Summary for Steatoda nobilis (Araneae)
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About this speciesRecorded altitude range
4m to 100m
The spider is well established in various places along the south coast of England from Cornwall to Essex, and in the last few years has increasingly been found established inland and further north. There are two recent records in Scotland, both believed to be the result of introduction with goods, and where long-term survival of any population is uncertain.
In Europe the species is known from Ireland, France, Spain and Portugal. It is not listed in recent checklists for other western and central European countries.
Habitat and ecology
This spider is found mainly around houses, though more rarely indoors. It constructs a scaffold web that differs from others of the genus in the exceptional strength of the silk and in the tubular retreat that is at least partly concealed in a deep crack or hole. The species has been known to bite a human but the spider has received a lot of unjustified and inaccurate media statements about its danger to humans and its spread in Britain. Bites to humans are unlikely to happen in normal circumstances since the spiders are usually confined to their web, in cracks in walls or under window sills. The bite in most people would be little different to a bee sting, and there are currently few definite recorded occurrences in Britain since 1979, many reports almost certainly being the result of non-spider-related causes which have incorrectly been assumed to be the result of 'false widows'. The males are mature in the summer and autumn, the females probably throughout the year.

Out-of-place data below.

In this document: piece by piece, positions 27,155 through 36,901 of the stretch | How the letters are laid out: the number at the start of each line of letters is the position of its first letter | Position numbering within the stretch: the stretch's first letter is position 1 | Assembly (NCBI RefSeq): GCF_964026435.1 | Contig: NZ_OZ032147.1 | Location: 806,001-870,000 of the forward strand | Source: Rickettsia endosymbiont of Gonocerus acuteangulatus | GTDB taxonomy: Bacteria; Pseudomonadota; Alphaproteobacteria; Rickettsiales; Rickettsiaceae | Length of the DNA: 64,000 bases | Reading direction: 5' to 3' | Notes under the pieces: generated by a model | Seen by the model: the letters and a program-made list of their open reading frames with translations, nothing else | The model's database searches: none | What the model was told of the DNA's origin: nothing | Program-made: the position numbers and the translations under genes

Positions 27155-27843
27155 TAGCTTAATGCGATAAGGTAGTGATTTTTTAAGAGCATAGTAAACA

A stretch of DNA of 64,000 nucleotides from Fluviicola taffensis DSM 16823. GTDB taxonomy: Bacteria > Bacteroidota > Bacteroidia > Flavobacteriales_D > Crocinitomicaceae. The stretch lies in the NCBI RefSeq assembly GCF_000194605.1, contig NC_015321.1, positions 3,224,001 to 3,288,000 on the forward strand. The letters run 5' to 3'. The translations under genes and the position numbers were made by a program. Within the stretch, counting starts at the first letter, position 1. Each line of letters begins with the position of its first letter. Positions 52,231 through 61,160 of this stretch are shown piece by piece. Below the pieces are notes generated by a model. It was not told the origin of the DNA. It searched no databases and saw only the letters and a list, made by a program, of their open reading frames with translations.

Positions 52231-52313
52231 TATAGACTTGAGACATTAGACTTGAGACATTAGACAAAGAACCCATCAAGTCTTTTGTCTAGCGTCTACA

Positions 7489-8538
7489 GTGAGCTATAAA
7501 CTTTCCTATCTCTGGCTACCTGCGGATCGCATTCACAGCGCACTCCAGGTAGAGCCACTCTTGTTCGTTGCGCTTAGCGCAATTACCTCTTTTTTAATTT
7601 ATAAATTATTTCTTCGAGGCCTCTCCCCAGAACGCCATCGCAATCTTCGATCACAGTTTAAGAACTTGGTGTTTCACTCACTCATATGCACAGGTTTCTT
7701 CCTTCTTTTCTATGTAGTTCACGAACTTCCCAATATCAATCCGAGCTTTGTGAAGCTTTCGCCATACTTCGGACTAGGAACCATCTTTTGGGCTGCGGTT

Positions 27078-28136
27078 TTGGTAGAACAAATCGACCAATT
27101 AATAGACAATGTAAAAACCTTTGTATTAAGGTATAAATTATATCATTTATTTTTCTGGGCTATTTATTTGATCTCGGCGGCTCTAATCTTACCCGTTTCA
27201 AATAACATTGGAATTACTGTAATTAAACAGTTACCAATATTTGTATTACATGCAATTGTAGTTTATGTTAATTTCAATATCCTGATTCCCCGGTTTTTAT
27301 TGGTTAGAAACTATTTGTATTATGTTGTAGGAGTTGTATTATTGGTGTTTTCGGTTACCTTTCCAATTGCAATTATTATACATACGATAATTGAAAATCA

The species was first reported from near Torquay by Pickard-Cambridge (1879) and described from Britain by Snazell & Jones (1993). It is assumed to be introduced and is now naturalised in southern counties of England. It is extremely abundant in some places.
Original author of profile: P. Lee
Text based on Harvey, P.R., Nellist, D.R. & Telfer, M.G. (eds) 2002. Provisional atlas of British spiders (Arachnida, Araneae), Volumes 1 & 2. Huntingdon: Biological Records Centre. References